American Speech-Language-Hearing Association

EBP Compendium: Summary of Systematic Review

National Institute of Mental Health; Department of Veterans Affairs
Cognitive Training in Alzheimer's Disease: A Meta-Analysis of the Literature

Sitzer, D. I., Twamley, E. W., et al. (2006).
Acta Psychiatr Scand, 114(2), 75-90.

Indicators of Review Quality:

The review addresses a clearly focused question No
Criteria for inclusion of studies are provided Yes
Search strategy is described in sufficient detail for replication Yes
Included studies are assessed for study quality Yes
Quality assessments are reproducible Yes

Description: This is a meta-analysis of controlled trials that examined the effects of cognitive training, including restorative and compensatory treatments, to improve the cognitive performance of individuals with Alzheimer’s disease.

Question(s) Addressed:

Question not specifically stated.

Population: Alzheimer’s disease patients or patients with probable Alzheimer’s disease.

Intervention/Assessment: Cognitive training (including a comparison of restorative and compensatory strategies)

Number of Studies Included: 17

Years Included: 1840 to 2004

Findings:

Conclusions:

  • Treatment
    • Cognitive-Communication
      • Compensatory Treatments - "Compensatory techniques (e.g. visualization, procedural memory training, and external devices) appeared to be less effective than restorative strategies at improving cognitive and functional abilities" (p. 87).
      • Restorative Treatments
        • The results from 19 controlled trials suggest that cognitive training can improve cognitive and functional abilities. A wide range of effect sizes from small 0.2 to large >0.8 were reported.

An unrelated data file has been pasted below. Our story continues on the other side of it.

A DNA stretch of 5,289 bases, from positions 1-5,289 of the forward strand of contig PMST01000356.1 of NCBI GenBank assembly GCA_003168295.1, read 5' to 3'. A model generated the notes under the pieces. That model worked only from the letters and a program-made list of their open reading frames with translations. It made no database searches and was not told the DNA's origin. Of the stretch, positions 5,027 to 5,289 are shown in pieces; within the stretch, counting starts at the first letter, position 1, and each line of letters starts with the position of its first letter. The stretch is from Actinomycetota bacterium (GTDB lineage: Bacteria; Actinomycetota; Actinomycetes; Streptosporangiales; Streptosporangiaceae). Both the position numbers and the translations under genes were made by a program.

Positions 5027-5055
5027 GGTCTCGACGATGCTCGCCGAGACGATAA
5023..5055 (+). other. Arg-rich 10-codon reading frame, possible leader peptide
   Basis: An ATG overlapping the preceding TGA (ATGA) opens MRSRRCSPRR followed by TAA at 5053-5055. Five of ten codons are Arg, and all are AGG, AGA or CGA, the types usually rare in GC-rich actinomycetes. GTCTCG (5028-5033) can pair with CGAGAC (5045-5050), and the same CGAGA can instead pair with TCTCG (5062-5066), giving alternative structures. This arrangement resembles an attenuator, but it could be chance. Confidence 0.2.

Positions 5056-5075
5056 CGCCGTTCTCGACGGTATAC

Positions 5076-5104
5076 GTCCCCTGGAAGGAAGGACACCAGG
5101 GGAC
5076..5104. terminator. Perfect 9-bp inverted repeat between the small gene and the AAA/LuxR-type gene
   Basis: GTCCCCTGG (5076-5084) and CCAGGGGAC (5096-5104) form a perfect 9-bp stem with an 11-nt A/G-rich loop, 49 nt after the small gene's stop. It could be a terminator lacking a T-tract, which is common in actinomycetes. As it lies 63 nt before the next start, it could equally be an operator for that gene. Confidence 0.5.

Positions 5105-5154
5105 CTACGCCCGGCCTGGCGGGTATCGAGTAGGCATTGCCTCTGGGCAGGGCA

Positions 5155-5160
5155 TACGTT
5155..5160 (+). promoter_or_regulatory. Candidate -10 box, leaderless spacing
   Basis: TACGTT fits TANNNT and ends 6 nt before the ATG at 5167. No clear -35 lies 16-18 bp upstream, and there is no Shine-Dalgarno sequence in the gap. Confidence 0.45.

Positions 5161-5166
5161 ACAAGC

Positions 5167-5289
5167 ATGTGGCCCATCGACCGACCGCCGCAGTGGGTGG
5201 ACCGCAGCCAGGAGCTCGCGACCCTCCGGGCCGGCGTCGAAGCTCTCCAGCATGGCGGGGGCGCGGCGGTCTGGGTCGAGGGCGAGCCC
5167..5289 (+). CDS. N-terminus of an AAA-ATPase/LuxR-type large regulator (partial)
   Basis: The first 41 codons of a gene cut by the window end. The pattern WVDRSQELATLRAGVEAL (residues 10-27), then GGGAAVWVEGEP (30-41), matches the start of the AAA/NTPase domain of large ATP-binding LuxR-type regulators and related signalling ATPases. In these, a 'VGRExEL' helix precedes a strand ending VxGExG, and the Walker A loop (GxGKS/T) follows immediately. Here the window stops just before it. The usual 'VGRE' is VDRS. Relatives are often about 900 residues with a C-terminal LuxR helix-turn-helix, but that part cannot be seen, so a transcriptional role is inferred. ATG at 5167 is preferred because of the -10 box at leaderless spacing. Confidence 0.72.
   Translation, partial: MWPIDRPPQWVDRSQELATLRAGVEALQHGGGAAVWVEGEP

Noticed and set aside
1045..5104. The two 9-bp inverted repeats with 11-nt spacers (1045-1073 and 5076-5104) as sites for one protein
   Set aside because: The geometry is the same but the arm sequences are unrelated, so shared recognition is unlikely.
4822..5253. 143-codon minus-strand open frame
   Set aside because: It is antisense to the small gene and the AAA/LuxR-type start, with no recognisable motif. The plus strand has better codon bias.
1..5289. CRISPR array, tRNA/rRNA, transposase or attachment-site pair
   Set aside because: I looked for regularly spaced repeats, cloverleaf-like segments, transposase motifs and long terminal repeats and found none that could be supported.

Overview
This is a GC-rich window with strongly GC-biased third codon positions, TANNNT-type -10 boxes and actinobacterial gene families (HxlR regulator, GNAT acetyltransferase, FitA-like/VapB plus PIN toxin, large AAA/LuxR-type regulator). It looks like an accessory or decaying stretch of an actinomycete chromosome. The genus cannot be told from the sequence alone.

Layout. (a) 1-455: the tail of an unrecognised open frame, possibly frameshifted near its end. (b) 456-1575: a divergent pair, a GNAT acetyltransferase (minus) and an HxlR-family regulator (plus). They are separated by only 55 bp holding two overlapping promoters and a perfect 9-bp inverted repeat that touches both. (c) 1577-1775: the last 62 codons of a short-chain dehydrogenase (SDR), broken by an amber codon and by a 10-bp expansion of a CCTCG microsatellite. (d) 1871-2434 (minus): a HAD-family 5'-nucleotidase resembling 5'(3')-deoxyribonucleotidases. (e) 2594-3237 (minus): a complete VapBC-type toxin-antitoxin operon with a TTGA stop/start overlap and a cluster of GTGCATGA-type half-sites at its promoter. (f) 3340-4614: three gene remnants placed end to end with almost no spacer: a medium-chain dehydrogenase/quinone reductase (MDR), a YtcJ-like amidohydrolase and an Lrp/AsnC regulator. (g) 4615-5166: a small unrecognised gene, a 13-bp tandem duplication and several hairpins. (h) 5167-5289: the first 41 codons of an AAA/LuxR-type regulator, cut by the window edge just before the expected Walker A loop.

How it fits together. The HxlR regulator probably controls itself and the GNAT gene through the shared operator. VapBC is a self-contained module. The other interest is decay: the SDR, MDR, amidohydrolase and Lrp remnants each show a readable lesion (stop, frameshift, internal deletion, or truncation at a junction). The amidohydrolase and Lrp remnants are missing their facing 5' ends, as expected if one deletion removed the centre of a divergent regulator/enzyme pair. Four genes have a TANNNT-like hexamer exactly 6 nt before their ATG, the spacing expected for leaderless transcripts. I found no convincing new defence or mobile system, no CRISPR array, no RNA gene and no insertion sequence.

• Cognitive training appears to have the greatest effect on the outcome of performance-based ADLs.
        • Limited follow-up data suggest that effects of cognitive training may be maintained for an average of 4.5 months post treatment. (pages 86-87).
        • "The most efficacious CT interventions were those that used restorative strategies, such as general cognitive stimulation (e.g. prompting recall of remote memories, practicing conversation skills, problem solving, reading, and engaging in creative activities), computerized visuospatial drills, and memory drills emphasizing repetition" (p. 87).
        • "Compensatory techniques (e.g. visualization, procedural memory training, and external devices) appeared to be less effective than restorative strategies at improving cognitive and functional abilities" (p. 87).
  • Service Delivery
    • Format
      • Individual cognitive training sessions appear to be more effective than group sessions.

Keywords: Alzheimer's Disease, Cognition

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Added to Compendium: December 2011

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